Have you ever had one of those 3am conversations with a fellow music aficionado, sitting on the floor with vinyl records strewn about, debating the merits of certain genres of music in a kind of stream-of-consciousness free-flow of observations and criticisms? If not, Fred Armisen can give you the full experience.
Saturday night at the Olympia, the former Saturday Night Live star, co-creator of Portlandia and band leader for Late Night with Seth Meyers took to the stage for his one-man show and immediately began asking questions he’s clearly been pondering for years now: how can you tell when a jazz solo for upright bass has ended? Why don’t violinists cue up the orchestra? Why do horn players always talk about money?
The evening is a journey into the mind of a man who has spent the past several decades observing the oddities of both music and comedy. He calls the show “Comedy For Musicians… but everyone is welcome“. There really couldn’t be a more apt title. The audience ate it up, but those with a musical background clearly got more out of the show.
It helped that the crowd was well warmed-up by local comedian Francois Bellefeuille, who gave a Nasty Show-worthy anecdote about his internship as a veterinarian, where he found himself having to masturbate a horse to completion and get graded for it.
Armisen, perhaps not having heard his set, awkwardly brought the subject back to horses at one point in his own act, noting that they always seem to look through you with little interest. To the audience‘s relief, the subject promptly swung back to music.
Like the best kind of high school teacher, Armisen exudes a casual warmth that immediately puts you at ease, while also piquing your interest. True, there were moments where his delivery almost recalled that of Nicholas Fehn, his SNL character who was famously unable to complete a single sentence without starting another.
Nevertheless, much of the pleasure in the show came from his ability to hop, skip and jump around. He even copped to the unorthodox nature of his comedy, saying “When I first came up with that – I guess I’ll call it a joke”. In a festival overflowing with punchlines, his approach to humour was a breath of fresh air.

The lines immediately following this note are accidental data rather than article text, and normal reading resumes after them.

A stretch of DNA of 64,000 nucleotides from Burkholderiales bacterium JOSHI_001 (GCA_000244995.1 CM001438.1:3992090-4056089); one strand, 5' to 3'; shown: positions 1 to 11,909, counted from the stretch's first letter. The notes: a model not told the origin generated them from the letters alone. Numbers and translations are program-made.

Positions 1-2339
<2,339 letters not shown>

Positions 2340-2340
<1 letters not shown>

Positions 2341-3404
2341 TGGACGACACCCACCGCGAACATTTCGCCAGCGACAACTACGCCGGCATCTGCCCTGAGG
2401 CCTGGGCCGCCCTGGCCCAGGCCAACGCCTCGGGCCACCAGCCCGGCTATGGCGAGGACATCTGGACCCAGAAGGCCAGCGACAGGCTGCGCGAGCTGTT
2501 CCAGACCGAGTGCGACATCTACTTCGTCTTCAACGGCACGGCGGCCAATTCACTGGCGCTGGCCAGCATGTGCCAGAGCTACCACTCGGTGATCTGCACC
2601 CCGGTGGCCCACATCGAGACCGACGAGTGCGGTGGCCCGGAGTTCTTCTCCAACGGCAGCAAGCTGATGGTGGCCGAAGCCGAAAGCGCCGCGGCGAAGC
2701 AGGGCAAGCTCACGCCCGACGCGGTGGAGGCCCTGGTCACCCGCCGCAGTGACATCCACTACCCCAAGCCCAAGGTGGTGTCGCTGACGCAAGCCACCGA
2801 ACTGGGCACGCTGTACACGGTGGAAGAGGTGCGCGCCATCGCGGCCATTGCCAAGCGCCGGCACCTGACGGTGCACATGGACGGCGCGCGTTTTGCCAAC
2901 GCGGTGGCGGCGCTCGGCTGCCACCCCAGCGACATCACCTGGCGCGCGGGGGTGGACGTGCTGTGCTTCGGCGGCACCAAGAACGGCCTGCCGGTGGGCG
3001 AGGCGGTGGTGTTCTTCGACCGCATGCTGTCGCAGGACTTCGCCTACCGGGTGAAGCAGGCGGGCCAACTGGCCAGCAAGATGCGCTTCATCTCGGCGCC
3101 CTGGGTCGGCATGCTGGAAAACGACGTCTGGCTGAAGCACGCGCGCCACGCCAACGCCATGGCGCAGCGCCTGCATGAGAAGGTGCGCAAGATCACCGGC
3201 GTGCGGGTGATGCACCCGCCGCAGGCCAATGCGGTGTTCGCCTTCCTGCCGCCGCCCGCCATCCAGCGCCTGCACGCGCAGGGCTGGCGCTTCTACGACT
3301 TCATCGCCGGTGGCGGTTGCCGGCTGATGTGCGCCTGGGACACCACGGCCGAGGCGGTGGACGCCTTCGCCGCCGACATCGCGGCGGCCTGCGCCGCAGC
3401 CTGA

Armisen took us through the percussive evolution of Punk Rock and vented on the following: needlessly long pieces of classical music, guitar players who sing along to their own solos, singers who pretend they can‘t reach their notes when they clearly can, and guitarists who make feedback a large part of their act.
In his best bit, he reenacted what he believed must have been the inner narrative of the studio drummer performing the opening to Diana Ross’ hit “I’m Coming Out”.
At one point, Armisen even lead the audience in an improvised sing-along reminiscent of his hilarious Garth and Kat SNL sketches, where he and costar Kristen Wiig would have to keep up with each other’s spur-of-the-moment lyrics.
The audience was able to follow along, and for their efforts were rewarded with a few short songs by some of Armisen’s fictional bands, Test Pattern and Blue Jean. They left with only one complaint: that the musician left without returning for an encore, which the crowd eagerly demanded. Here’s hoping the next time Armisen returns to Montreal, he is ready and willing to give them more of what they came for.
Tickets for other Just For Laughs shows are available at hahaha.com.